Over the past few years, I’ve been fortunate enough to travel to quite a few races all across the country, and even a few international races. Many times, I am able to work a brief vacation in around these races, but my primary focus is almost always performing well at the race.
My trip to St John USVI and the 8 Tuff race that accompanied the travel was just the opposite. This was a major beach vacation for myself and my wife and the race was just a fun thing to do. Certainly the fact that a large group of Cincinnati runners attend the race every year persuaded me to make St John our vacation destination, but it wouldn’t have been worth going just for the race. That vacation was the real reason to travel to St John.
That’s not to say that I wasn’t going to race hard. I knew I was in great shape, and well, let’s just say there’s no off switch for my competitiveness. This time, however, I wasn’t planning to lay off the sun bathing and adult beverages to save a few seconds on Saturday morning.
Before I get to race day, let me share a little about the trip because not doing so would be doing the experience a great injustice. First, a little background on the island. St John is part of the US Virgin Islands and as such is a US territory. It is quite small with a permanent population of only about 5000 people. It has no airport or bridges connecting it to any other landmass, so it must be reached by ferry.
My wife and I arrived on Sunday, nearly a week before the race was set to start. We flew into St Thomas, took a cab to the ferry, arrived in Cruz bay and picked up our rental car. No doubt, it’s a pain to get to, but that also makes it special. St John is remote and relatively undeveloped. It feels much less touristy than the major cruise ship ports you might have stopped at in the Caribbean. Tourism is obviously the economic lifeblood of the island, but we were never accosted by pushy street vendors or aggressive tour guides. If anything, many of the locals seemed to almost ignore us. They even appeared segregated and sometimes distant. There was an obvious dichotomy between the poverty of the native people and the affluence of those that came to vacation.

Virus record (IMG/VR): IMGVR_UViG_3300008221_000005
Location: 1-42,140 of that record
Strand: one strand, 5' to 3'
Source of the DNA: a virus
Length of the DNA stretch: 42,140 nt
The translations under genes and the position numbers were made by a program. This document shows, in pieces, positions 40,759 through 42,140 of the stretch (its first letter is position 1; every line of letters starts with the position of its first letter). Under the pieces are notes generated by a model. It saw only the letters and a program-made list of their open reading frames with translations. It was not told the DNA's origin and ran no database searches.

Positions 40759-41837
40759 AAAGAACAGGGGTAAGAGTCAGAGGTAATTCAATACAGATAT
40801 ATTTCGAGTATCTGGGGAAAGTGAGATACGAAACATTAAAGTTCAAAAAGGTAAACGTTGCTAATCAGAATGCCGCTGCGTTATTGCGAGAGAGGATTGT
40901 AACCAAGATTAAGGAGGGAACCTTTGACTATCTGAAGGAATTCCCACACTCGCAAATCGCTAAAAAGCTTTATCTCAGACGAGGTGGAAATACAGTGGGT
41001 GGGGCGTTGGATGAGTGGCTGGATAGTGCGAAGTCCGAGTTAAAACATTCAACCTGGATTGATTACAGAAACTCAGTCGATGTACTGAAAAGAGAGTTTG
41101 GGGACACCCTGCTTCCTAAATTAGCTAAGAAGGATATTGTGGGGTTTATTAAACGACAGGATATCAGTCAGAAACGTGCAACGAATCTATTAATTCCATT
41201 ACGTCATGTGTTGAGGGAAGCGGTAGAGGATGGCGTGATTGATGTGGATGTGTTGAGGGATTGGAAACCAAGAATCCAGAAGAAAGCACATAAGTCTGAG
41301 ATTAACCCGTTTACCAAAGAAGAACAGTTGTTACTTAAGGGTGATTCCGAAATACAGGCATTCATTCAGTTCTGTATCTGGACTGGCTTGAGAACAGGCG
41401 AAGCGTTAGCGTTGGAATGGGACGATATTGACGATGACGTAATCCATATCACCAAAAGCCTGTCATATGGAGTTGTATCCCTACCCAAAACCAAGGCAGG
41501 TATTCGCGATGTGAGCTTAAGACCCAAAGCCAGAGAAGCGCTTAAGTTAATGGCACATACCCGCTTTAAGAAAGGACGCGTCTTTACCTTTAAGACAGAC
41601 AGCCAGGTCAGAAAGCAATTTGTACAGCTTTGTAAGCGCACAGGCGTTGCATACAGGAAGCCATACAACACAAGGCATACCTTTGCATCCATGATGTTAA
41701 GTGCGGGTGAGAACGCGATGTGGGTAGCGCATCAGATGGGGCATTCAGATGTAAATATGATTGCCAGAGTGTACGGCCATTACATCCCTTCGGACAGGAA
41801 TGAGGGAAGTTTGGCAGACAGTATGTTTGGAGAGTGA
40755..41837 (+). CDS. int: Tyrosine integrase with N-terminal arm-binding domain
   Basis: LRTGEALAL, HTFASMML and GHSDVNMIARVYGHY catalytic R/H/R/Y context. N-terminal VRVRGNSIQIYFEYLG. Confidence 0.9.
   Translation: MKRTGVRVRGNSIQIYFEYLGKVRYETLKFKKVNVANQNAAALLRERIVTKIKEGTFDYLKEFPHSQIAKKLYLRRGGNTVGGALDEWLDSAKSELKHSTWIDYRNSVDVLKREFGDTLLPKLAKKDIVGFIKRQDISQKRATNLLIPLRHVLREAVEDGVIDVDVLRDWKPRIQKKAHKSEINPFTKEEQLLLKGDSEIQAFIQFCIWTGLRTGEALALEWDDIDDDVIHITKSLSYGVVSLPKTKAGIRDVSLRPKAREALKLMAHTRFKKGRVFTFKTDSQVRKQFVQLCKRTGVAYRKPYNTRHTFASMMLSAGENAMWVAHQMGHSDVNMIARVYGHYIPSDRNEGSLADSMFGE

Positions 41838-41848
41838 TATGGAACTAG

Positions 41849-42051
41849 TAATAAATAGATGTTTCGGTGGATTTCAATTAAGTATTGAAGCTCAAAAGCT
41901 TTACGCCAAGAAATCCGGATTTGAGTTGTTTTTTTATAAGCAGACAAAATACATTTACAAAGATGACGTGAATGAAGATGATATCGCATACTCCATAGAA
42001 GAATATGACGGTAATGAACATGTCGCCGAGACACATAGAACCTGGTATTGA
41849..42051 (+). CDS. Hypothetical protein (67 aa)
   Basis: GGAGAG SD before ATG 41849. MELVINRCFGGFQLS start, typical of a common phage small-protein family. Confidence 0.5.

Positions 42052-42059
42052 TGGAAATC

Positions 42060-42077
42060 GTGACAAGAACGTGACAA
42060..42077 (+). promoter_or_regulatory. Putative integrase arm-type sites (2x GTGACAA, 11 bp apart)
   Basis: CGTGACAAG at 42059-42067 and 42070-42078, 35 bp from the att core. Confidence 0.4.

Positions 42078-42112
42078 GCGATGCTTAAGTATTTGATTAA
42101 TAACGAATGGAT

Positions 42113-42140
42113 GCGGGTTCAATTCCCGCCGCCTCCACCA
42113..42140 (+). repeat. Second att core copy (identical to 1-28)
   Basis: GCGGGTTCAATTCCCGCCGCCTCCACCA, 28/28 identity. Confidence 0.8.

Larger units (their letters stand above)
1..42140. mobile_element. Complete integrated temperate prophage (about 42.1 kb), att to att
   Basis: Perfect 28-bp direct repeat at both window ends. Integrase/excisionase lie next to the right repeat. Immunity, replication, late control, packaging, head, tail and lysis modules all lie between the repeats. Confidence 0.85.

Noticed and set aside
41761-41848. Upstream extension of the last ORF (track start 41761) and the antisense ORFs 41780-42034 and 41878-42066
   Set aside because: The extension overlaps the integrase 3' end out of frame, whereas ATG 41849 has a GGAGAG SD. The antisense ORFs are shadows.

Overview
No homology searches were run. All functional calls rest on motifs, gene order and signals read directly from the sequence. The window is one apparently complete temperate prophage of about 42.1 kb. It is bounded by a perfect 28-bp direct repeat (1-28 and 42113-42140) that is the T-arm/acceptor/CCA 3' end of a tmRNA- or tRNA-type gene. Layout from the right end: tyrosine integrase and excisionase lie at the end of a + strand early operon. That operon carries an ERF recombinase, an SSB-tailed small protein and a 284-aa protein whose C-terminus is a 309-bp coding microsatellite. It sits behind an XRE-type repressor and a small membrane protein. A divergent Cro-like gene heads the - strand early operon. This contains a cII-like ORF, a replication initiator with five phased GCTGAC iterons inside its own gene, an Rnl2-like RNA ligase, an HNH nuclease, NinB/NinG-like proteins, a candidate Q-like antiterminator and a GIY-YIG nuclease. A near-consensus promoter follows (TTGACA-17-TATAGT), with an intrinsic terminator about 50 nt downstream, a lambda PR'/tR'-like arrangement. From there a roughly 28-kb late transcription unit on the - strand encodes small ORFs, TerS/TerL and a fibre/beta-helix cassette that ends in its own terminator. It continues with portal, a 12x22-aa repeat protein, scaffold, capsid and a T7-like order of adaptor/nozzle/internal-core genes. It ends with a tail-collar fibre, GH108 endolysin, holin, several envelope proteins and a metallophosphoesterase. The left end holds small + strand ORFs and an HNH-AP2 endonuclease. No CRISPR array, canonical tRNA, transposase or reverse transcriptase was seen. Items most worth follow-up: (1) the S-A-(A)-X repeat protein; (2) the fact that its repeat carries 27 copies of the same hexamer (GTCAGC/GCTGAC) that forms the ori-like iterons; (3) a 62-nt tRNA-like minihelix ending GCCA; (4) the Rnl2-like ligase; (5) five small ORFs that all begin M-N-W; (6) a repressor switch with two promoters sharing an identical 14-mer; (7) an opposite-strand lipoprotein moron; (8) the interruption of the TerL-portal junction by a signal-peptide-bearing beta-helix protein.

Much of the island is national forest that was donated by the Rockefeller family. It is wild and beautiful, and surrounded by pristine sandy beaches and clear blue water normally only seen on postcards. It is also extremely hilly and the roads are steeper than anything I've ever driven. Even though it’s a US territory, they drive on the left side of the road, which is a bit of a challenge to get used to. We stayed in a small cottage that was basically a one room, studio apartment, but it had a nice sunset view and was perfect for our needs.
On Monday, our first full day on the island, we got a relaxed start and then spent the afternoon at the north shore beach of Cinnamon Bay as we tried to get our bearing a little bit. Tuesday, because the wind and surf were high, we hiked some trails to the ruins of a long-abandoned sugar plantation. We saw several mongoose, tons of hermit crabs, and a deer. We went back to the beach on Wednesday but the water was still too rough to do any kayaking or snorkeling like we had planned, so we just lazed around instead. Thursday was a real highlight of the trip. We went on a sailing excursion that included some snorkeling and a very rare Caribbean whale sighting. The day before the race, we hung out with our 20 strong group of runners from Cincinnati on the beach, but avoided getting totally drained by the sun.
8 Tuff is an 8.37 mile road race that crosses the island from one coast to another. It climbs to an elevation of 999ft in about 5 miles and then comes straight back down. This year, 1400 people started the race. In our group from Cincinnati, we had the defending champion and also the course record holder. Having their insight on the race gave me a real advantage even though I was a rookie. I also had several opportunities to scout the course earlier in the week. I knew what I was getting into, but I honestly thought the 46:00 course record set by Chris Reis was out of reach. Chris has run under 65 minutes for a half marathon, and the defending champion Derrick Butler is a sub-30 min 10k guy. Both would admit to not being in peak shape heading into the race, so I thought I had a shot against them, but I didn't know if I had the leg speed on such a short course to challenge the record. You basically have to run 4:30 miles downhill at the end of the race to run 46 minutes. I don’t run many 4:30 miles anymore.